'Dead Space 2' - A well-designed and well-crafted work of art that provides a genuinely enjoyable gaming experience

"Dead Space 2" is a well-designed and well-crafted work of art that provides a genuinely enjoyable gaming experience

Three years after the first game, "Dead Space 2" reacquaints you with engineer Isaac Clarke -- who has apparently lost his mind.

Waking up from a drug induced slumber, he finds himself being rescued from his cell in the asylum by a character whose name I never cared to learn as he dies faster than an action movie cop who's one week from retirement. Players then control Isaac's straitjacketed body and flee the asylum as its residents turn into horrible monsters and take chase.

In "Dead Space," Isaac was essentially his companions' slave as they'd send him off to do every little errand while they sat in a cozy control room somewhere. (I never understood why the other members of the repair team weren't wearing repair suits and wielding laser cutters, as well.)

Instead, in "Dead Space 2," Isaac wants to get off this sinkhole of a space colony before its 1 million-plus population all turn into monsters and start forcibly inserting things into his body.

Fans of the first game will either be annoyed or thrilled to find that "Dead Space 2" has changed quite a lot of gameplay mechanics while sticking to the core gameplay that initially attracted fans. For starters, the useless map was thrown away and the controls were redone. Reloading and picking up items have their own buttons now, as do Healing and Isaac's Stasis and Kinesis powers. It's a little tweak, but it means that players no longer have to frantically fiddle with the controls while trying to both pick up and use a healing item and fight off a horde of monsters. There are a few new weapons to play with, but you most likely will never use them as the game can easily be beaten using only the Plasma Cutter (the default weapon) and the Ripper (the Dead Space version of a chainsaw).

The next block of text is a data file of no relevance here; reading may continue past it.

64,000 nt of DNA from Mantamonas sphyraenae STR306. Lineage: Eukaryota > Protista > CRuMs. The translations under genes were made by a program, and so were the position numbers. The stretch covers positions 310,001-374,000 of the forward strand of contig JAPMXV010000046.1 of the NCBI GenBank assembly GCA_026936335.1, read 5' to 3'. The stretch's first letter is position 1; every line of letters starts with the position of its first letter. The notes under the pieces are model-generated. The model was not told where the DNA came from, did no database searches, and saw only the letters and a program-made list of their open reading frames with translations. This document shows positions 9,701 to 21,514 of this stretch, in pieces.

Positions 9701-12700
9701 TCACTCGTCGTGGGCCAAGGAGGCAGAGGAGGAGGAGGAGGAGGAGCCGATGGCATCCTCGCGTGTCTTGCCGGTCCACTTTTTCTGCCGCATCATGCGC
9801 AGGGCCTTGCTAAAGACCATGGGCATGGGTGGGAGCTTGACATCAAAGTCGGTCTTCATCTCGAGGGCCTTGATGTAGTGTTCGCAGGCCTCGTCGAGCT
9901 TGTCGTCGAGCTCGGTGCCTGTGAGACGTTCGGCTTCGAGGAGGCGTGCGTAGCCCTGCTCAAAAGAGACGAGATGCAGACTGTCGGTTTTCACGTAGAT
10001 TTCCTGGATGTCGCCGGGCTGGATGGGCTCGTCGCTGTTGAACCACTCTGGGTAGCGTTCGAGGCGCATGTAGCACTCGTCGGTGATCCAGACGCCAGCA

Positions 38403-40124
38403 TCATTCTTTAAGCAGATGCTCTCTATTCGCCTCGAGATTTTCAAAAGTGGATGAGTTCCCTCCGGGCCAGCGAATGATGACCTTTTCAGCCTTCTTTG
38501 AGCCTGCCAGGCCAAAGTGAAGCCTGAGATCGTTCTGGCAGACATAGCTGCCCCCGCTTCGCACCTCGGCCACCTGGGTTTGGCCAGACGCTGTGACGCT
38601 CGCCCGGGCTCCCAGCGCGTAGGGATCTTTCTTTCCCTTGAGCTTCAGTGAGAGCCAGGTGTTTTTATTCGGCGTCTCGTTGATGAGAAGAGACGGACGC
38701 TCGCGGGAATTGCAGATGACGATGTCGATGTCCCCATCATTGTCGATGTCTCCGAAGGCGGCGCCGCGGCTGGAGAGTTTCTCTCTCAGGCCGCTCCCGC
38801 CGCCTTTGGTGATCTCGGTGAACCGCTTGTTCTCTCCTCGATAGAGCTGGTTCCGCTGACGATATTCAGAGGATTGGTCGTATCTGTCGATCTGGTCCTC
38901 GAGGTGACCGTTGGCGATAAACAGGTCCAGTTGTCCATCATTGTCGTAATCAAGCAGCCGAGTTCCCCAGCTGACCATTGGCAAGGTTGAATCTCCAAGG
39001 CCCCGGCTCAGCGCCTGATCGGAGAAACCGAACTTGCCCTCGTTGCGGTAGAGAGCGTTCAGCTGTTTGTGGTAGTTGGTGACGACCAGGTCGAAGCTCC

The Zero-G areas of the game make a comeback, but rather than jumping from wall to wall, the game actually tries to mimic the effects of a low-gravity environment by letting Isaac zip around through space using jets built into his suit. The levels are darker, the flashlight is brighter, and most of the annoying mini-games (like the asteroid shooting game from "Dead Space") are gone.

While "Dead Space 2" is golden when compared to its predecessor, it's still the same game in many fundamental and unpleasant ways. "Dead Space" wanted to be a spooky horror title like "System Shock 2" and it failed miserably. "Dead Space 2" though, has come to terms with the fact that it will never be a suspenseful or scary game and has opted instead to go with the action horror/gorefest genre. This isn't "Silent Hill" in space; it's a mix of "Hellraiser" and "Aliens." Monsters will still jump out at you, but at least this time they won't do it from the other side of the room and give you two minutes to get ready for the attack.

The downside though is that much of the core gameplay mechanics that made up the original make their return in the sequel. "Dead Space 2" sticks with the "Resident Evil" system of forcing tension by artificially restricting weapon usage. Players are limited in their options by a restrictive inventory and ridiculously small item stack sizes for ammunition.

In terms of plot, "Dead Space 2" makes no sense whatsoever. There's a new Marker that's apparently causing problems, but then they never actually explain why or how the the monsters actually got aboard the space station. I still have no idea what "Convergence" is. After beating the game, I actually had to go online to the "Dead Space" wiki in order to understand what was going on, and even then the answers weren't clear. Is the Marker good or evil? What does it want? Where are these monsters coming from? And why does the government want the artifact?

The story confused me so much that I actually went out and bought a copy of "Dead Space" again (which was the only game I've sold back to the store in the past three years) just so that I might understand what's going on. In other words, "Dead Space 2" is compelling and interesting enough to make me play its lame predecessor.

So is "Dead Space 2" worth your time and money? Oh, yes. It's not an amazing game that redefines the survival horror genre, but it's a well-designed and well-crafted work of art that provides a genuinely enjoyable gaming experience. And rather than ending after a single playthrough, you have the option to play the game again with New Game Plus (start again with all of the items from the last playthrough).

There's also a new multiplayer mode in which players race to complete objectives as either Sprawl Security Officers or Necromorphs. If you're interested in playing a good, mature game and you're a fan of "Resident Evil"-style survival horror, then "Dead Space 2" might be perfect for you. If you're not sure, I'd recommend renting it first though.

Otherwise, I recommend you buy it.

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